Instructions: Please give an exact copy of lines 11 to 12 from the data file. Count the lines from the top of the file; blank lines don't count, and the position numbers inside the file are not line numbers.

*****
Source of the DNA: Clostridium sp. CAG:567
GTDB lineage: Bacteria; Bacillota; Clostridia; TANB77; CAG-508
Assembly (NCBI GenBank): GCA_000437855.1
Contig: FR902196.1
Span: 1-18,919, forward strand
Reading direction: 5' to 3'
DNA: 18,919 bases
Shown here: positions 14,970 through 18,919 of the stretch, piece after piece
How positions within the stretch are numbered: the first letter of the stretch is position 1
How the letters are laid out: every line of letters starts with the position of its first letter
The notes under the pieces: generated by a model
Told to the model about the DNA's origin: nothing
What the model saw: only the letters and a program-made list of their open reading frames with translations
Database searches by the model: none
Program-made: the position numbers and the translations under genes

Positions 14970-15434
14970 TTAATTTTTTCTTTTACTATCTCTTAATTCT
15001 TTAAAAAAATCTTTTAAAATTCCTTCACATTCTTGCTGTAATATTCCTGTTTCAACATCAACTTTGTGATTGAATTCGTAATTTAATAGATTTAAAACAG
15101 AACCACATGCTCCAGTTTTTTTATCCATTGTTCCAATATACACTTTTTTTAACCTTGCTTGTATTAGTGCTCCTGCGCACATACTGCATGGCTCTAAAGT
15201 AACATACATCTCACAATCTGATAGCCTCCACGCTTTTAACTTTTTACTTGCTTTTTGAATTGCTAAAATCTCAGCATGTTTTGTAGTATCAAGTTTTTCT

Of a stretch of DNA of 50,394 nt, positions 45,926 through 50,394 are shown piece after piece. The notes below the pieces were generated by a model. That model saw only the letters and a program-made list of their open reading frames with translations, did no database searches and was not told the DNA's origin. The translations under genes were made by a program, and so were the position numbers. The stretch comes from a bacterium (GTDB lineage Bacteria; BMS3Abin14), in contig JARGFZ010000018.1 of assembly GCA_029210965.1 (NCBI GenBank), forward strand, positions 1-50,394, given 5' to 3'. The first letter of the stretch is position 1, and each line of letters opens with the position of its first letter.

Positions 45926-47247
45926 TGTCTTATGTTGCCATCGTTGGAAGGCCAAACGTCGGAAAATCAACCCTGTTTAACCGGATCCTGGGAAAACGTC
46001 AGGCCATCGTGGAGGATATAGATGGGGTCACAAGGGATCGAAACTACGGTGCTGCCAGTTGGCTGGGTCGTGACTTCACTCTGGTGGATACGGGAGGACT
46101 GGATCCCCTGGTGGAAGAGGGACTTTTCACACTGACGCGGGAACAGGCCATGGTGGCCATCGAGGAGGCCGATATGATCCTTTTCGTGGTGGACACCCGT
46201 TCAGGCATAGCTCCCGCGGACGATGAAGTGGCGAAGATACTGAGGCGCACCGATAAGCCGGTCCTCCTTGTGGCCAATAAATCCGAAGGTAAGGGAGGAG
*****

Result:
The notes under the pieces: generated by a model
Told to the model about the DNA's origin: nothing